Here's what you should know about sex after medical abortion
Once you've established that your medical abortion was successful, when can you return to regular activities?
Once you've established that your medical abortion was successful, when can you return to regular activities? Since bleeding and cramping are essential elements of medical abortion, it's likely that you'll want to be in a situation where you can relax and be as comfortable as possible, and it's advisable that you actually not go to work or school if you can avoid it. Some people do return to work the day after the abortion, but keep in mind overall that the best thing you can do after any medical procedure is to listen to your body and take care of yourself, and that includes deciding when you're ready to have sex again.
In order to prevent against infection, it's advised that you not insert anything in your vagina (i.e. penis, fingers, sex toys, tampons) until heavy bleeding stops, which is usually 2 days after the abortion, but this can vary. If you decide not to wait until the bleeding subsides, you should use a condom, also in order to guard against infection. Some doctors recommend waiting up to 2 weeks before you have sex again, so that the possibility of infection is even more reduced. Any procedure that dilates the cervix involves a period of rest and taking certain precautions afterwards, including birth, although an abortion opens your cervix much less than labor and delivery. Signs of infection -- which is extremely rare -- include pelvic pain (such as during sex), strong smelling vaginal discharge, and fever. If any of these show up, you should definitely seek medical attention.
Remember that a new menstrual cycle begins immediately after an abortion, and that means you'll ovulate 2-4 weeks later, so you should make sure you're using birth control when you do start having sex again, unless you do want to get pregnant. If you choose to get an IUD, which is super effective and can last for up to 12 years, depending on what kind you get, some doctors will insert one after a surgical abortion, in the clinic. Ask your healthcare provider about your birth control options.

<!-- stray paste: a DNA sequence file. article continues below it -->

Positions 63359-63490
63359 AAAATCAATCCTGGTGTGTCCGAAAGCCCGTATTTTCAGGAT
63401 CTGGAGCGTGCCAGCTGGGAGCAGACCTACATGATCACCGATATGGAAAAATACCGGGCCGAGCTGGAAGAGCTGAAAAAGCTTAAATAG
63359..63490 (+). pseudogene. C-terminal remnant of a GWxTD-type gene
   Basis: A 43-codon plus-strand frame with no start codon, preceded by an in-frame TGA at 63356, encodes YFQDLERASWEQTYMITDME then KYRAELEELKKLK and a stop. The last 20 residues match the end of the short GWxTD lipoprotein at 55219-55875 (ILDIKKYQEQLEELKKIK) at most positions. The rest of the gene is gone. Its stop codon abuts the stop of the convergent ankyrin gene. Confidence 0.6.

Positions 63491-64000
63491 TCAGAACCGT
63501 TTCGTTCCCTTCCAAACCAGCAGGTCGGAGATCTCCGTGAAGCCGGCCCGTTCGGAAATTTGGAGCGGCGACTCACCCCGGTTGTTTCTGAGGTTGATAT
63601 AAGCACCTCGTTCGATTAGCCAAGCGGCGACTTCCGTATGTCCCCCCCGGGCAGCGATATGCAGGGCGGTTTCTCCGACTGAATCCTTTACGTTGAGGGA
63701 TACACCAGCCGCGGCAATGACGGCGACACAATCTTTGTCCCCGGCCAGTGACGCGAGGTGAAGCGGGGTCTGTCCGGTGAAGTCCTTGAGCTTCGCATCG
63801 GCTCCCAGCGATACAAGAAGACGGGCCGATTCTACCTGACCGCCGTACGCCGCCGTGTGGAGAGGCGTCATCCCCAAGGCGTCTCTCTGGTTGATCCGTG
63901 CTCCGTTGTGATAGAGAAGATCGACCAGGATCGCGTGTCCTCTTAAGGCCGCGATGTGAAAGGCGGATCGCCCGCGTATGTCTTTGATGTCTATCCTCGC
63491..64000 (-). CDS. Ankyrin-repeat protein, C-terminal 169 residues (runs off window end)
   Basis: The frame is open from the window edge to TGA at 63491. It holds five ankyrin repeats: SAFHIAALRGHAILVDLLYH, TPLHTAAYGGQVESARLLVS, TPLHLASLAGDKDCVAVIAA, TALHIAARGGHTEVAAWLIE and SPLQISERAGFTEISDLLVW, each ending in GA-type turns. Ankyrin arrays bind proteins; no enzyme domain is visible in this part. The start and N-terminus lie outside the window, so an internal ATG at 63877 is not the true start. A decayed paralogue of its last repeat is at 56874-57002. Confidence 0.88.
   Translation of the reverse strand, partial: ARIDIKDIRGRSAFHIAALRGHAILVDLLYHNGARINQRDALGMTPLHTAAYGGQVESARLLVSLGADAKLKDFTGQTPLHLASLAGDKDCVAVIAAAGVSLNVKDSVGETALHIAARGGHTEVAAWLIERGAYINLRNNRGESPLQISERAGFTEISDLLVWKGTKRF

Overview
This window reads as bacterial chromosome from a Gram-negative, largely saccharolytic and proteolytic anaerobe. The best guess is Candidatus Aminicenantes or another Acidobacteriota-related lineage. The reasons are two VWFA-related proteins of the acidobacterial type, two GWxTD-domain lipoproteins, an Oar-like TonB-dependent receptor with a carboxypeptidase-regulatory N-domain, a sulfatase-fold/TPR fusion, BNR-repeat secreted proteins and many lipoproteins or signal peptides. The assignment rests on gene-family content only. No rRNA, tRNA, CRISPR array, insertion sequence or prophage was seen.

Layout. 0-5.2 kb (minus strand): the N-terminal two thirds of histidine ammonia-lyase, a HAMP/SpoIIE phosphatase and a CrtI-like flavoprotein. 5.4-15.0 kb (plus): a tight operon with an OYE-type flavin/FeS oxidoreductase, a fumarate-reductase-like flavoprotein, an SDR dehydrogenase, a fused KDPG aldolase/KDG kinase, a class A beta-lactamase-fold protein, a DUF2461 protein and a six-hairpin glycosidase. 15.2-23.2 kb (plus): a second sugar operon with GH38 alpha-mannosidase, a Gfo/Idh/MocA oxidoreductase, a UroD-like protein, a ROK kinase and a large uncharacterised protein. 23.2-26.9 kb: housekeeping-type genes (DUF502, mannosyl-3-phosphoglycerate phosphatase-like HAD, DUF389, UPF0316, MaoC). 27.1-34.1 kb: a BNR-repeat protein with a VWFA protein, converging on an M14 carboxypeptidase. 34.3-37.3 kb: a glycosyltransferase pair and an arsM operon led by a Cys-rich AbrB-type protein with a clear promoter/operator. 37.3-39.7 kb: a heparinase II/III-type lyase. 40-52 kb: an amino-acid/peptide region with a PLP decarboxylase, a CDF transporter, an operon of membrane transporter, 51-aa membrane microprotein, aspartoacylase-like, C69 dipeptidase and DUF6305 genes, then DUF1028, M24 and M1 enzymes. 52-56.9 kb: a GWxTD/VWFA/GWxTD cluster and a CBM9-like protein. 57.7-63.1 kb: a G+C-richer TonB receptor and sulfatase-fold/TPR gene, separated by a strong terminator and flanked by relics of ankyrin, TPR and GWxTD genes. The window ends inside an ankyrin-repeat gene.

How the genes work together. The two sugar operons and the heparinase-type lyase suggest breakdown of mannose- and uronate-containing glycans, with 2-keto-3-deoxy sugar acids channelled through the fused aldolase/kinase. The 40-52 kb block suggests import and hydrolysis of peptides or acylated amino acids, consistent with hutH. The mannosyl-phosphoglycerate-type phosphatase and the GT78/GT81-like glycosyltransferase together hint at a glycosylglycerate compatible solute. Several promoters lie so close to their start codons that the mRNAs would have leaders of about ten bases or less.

Feeling confident in your birth control can make you feel better about resuming sex, but you still might feel like you don't want to have sex for a long time after your abortion, and that's okay. Maybe you want a break from having to think about stuff like sex and pregnancy for a little while. It's also okay if you want to have sex soon after your abortion -- maybe you're excited about having made a decision about your body and you want to feel good about that decision. You might want to have sex, but feel scared that your preferred method of birth control will fail. Maybe you don't know how you feel about sex because you're sorting through your feelings about your abortion or it's not a priority right now. There's no wrong answer here, unless you're being pressured to do one thing or another by someone else. The bottom line is that you, and only you, get to decide when and if you want to have sex.
Self managed medical abortion could be the right choice for you if you're in early pregnancy and want or need to do an abortion at home or in a place where you feel safe. You can take the abortion pill - a combination of mifepristone to stop the flow of progesterone, a hormone that promotes fetal growth, and misoprostol, which softens your cervix and makes your uterus contract, expelling the fetal tissue. This mifepristone/misoprostol combination is 95-98% effective when taken up until 11 weeks of pregnancy. You can also choose to take misoprostol on its own up until 12 weeks of pregnancy, which is 80-85% effective. Both of these options, plus answers about how the pills work, how to get them, and more, are available at Women Help Women's website.